Oracle is revamping its independent software vendor (ISV) program inline with renewed investments towards developers and partners with a focus on implementations, as growth for its autonomous database picks-up.
“We want to focus on the developers and partners who are able to see through the implementation of our autonomous data warehouse platform as well as develop applications that run on the platform,” said Valerie Lai, director of Cloud VAD across Asia Pacific at Oracle.
Channel Asia understands that the new ISV program is expected to roll out later this year.
“We are going to look at making a lot of changes in terms of enhancing the ecosystem,” said Lai, speaking exclusively to Channel Asia. “The new program would to an extent help fund the development work done by ISVs.
“We are going to groom the partners and support them in terms of providing them the infrastructure and the proof of concept environment for them to build solutions on our cloud platform."
The vendor’s autonomous database consists of two parts, the autonomous data warehouse (ADW) that deals with the analytics, and autonomous transactional processing (ATP) that handles different kinds of workloads and transactions.
However, given the processing requirements required for ATP, in particular, Oracle is in the process of launching new Gen2 data centres and upgrading existing legacy data centres across the region.
“We are progressively increasing our data centre footprint across Asia,” said Lai. “We plan on launching data centres in South Korea and Japan in May 2019, and we are planning Gen2 data centres for India, Australia and China, which are due for lunch in August 2019.
"Once these data centres are fired up, we will be aggressively pushing ATP across Asia."
The Australian data centre was running on the vendor’s legacy infrastructure, which was shut down to upgrade it to a Gen2 data centre, able to run autonomous database in an efficient way.
The feedback for autonomous data solution has been positive, according to Lai, with reports of cost savings, and a noticeable boost in productivity, due to database administrators being freed from more mundane tasks.
Autonomous database is a lightweight solution that is particularly suited for the SME market.
Lai also disclosed that the tech giant is looking at streamlining the number of value-added distributors, globally, with a focus around cloud technology, with 86 distributors globally at present.
Oracle helps partners through a series of training and education programs to help sell its solutions and promote it to customers, alongside a team of people who reach out to partners and end users to talk about the potential of an autonomous database.
“We also have a lot of sessions whereby we do white boarding with partners for specific opportunities,” said Lai.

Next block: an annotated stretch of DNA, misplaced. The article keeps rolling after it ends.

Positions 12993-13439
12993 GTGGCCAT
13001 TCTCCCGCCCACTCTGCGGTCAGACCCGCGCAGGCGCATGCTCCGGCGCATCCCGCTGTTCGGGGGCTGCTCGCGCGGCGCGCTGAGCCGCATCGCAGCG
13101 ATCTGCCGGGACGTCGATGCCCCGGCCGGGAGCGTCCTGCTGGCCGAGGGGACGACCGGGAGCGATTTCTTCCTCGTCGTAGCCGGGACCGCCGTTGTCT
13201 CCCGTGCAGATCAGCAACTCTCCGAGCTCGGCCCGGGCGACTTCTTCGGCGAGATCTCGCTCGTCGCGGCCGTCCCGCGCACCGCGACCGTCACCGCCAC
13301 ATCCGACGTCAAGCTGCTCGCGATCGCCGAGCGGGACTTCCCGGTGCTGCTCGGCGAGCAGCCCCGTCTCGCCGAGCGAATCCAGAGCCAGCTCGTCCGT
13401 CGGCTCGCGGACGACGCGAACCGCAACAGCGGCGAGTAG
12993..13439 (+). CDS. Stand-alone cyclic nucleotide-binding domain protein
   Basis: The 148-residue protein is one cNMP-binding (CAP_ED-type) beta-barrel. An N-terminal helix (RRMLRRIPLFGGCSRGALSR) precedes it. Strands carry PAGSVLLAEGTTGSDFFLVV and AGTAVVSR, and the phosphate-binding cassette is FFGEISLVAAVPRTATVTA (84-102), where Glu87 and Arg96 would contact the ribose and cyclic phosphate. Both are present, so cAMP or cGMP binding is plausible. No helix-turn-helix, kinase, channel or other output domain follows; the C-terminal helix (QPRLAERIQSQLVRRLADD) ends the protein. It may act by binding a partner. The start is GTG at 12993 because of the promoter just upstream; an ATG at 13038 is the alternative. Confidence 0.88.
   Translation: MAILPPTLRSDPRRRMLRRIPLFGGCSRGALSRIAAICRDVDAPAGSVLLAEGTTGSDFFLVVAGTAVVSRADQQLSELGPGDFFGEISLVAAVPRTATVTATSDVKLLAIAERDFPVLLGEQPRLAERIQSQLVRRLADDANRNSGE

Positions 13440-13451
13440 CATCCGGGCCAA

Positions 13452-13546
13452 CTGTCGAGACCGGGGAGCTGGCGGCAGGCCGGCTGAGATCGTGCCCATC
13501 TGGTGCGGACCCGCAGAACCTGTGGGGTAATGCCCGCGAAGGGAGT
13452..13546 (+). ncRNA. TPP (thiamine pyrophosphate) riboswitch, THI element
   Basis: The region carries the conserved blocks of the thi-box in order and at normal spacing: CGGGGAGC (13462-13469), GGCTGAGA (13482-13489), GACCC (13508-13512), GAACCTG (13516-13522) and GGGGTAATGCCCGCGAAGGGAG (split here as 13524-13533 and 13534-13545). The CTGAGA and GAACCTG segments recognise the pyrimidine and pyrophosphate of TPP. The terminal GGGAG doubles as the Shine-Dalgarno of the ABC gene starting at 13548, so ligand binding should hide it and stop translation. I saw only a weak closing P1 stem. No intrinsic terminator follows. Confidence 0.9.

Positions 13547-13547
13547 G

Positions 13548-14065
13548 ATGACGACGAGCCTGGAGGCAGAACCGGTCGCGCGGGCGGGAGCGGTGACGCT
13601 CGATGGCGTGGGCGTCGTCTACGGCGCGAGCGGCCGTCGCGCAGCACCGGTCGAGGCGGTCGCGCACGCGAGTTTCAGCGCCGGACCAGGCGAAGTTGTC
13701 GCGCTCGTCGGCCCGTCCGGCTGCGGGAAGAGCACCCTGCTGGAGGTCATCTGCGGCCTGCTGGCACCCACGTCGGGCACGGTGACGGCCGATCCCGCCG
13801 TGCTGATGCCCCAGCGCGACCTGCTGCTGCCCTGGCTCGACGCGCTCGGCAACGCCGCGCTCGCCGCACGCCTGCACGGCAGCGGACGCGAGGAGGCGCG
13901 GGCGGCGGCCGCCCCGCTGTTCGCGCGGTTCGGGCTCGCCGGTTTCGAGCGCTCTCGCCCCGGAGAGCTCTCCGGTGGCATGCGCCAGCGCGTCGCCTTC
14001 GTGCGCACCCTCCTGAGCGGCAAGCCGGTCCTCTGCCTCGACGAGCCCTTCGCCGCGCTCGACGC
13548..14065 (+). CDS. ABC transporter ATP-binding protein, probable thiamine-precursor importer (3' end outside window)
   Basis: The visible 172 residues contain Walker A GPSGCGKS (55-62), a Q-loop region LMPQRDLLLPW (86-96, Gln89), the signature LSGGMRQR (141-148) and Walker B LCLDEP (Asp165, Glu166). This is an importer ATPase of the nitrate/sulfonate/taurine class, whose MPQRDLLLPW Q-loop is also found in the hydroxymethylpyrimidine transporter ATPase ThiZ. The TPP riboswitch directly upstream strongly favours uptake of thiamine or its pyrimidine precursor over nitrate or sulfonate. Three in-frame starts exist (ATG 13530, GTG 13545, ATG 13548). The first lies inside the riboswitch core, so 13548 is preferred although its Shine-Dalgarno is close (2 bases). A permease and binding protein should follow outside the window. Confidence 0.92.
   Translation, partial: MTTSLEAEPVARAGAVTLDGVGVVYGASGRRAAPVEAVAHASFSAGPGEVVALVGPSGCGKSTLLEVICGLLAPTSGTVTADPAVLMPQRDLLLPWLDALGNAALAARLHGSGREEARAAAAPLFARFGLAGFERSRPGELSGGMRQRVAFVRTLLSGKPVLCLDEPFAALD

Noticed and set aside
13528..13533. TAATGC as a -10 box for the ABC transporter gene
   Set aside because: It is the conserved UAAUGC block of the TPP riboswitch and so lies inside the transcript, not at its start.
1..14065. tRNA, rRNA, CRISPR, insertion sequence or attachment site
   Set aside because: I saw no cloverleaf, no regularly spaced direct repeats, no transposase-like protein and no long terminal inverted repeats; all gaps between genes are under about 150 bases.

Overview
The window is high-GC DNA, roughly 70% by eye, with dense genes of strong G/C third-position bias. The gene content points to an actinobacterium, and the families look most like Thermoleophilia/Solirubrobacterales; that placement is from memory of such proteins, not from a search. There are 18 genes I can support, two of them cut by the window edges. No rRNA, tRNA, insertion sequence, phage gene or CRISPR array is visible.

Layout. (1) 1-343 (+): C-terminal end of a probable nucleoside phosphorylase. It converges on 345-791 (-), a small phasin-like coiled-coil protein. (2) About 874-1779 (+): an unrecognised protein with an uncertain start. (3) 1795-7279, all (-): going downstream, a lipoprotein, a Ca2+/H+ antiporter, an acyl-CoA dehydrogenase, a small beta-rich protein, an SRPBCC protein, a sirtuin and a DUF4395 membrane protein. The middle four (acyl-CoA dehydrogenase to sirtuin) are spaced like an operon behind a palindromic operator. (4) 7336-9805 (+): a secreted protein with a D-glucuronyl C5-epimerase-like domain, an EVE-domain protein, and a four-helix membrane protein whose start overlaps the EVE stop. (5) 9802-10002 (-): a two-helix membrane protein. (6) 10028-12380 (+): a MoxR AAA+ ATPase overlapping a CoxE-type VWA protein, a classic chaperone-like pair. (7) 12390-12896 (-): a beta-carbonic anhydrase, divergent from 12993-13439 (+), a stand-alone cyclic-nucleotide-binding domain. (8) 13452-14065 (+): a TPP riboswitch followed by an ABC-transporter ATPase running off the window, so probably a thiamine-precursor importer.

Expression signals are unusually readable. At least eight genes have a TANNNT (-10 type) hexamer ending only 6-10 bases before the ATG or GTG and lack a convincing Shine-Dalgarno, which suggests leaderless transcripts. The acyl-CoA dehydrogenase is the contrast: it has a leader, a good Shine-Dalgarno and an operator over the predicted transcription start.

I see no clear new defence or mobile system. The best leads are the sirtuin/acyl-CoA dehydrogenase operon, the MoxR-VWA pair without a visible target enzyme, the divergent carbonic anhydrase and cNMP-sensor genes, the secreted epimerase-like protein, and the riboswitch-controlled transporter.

“What we do is we talk to partners about opportunities and we get the subject matter expert to have a one on one session with our partner as well as our end user to find our what their requirements are and how to migrate them from their existing legacy solution to our autonomous database.”
A few of such programs have been held across ASEAN, Australia and Japan, whereby, according to Lai, the subject matter expert demonstrates the performance of the solution, much like a proof of concept.
“It was very well received,” said Lai. “The customer and partners like it because I would say ADW is still pretty new for them so white boarding helped the customer understand a bit more about ADW before they adopt the solution."
Lai also disclosed that consideration is being given to revamping the firm’s MSP program, due to a lower than expected uptake.
“At the moment we want to focus on the developers and the partners who is able to do the implementations and develop the applications to run on ADW,” said Lai. “Rather than focus on MSP, we would prefer to look at some of the more lucrative areas, such as ISV and partners focused on implementation.
“Implementation is where the partner can monetise. This is what we look for in a partner, their focus on implementation, because a lot of partners know how to sell, but they do not know how to implement.
“It is harder to make money from just selling, which is particularly true when it comes to the cloud. Implementation is where the partner can protect their investment and continue to grow and invest further.”
The ideal partner, said Lai, is one who has the technical implementation skill set and also understands the cloud but should also be adaptable, and willing to change, not just focused on on-premise, but open to the cloud.
Earlier in 2019, IT services company Wipro launched a new platform aimed at simplifying customer migrations to Oracle Cloud, called the quick migration to cloud (QuMiC) platform.
This platform is designed to migrate all aspects required for a cloud implementation, spanning process definitions, configurations, data, and code to Oracle Cloud for a wide variety of software environments.